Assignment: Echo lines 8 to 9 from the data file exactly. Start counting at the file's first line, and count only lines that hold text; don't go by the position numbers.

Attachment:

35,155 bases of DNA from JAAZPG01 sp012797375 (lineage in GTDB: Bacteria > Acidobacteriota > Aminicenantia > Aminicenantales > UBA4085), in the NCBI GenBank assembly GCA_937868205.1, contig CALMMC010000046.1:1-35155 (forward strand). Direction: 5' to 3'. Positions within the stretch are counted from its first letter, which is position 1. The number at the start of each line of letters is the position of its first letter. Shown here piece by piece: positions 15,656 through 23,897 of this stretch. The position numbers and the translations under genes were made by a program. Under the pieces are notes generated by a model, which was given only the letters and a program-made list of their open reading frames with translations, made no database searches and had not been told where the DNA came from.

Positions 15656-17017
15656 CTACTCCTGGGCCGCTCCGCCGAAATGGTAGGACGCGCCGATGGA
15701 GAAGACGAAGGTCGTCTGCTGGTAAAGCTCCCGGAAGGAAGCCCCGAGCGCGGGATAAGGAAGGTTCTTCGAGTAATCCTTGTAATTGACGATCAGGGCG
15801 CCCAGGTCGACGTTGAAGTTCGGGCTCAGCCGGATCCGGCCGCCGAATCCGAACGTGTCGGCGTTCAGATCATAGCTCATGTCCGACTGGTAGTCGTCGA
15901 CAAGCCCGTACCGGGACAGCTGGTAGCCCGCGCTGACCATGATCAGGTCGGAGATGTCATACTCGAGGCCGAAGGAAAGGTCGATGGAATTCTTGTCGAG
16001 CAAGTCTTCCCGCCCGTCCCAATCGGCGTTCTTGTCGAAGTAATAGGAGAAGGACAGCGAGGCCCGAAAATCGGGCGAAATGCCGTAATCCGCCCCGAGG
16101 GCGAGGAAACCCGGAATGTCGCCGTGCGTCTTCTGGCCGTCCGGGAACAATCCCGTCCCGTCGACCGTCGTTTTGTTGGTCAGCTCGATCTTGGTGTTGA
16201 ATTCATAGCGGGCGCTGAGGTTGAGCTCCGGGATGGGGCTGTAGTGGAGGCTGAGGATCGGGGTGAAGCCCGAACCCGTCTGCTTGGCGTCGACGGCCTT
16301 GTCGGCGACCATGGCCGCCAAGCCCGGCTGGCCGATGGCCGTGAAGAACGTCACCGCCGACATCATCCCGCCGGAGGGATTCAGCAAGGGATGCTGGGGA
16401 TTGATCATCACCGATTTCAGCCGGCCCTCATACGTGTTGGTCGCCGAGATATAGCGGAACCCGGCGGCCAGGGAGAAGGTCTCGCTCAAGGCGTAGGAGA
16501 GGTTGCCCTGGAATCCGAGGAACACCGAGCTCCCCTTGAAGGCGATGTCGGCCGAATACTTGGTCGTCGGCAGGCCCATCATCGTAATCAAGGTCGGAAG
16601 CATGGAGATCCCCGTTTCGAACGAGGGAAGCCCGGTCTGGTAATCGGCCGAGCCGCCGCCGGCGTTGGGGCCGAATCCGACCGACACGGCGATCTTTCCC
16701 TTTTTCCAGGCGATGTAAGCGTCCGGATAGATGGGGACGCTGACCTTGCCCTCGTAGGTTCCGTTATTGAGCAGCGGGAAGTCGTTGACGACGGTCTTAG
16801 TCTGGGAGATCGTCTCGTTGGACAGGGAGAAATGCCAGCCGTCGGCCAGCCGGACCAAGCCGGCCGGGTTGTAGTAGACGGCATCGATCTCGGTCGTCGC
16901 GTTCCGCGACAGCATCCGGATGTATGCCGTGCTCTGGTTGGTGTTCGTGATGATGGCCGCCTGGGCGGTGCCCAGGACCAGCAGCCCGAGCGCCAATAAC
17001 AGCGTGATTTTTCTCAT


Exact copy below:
16101 GCGAGGAAACCCGGAATGTCGCCGTGCGTCTTCTGGCCGTCCGGGAACAATCCCGTCCCGTCGACCGTCGTTTTGTTGGTCAGCTCGATCTTGGTGTTGA
16201 ATTCATAGCGGGCGCTGAGGTTGAGCTCCGGGATGGGGCTGTAGTGGAGGCTGAGGATCGGGGTGAAGCCCGAACCCGTCTGCTTGGCGTCGACGGCCTT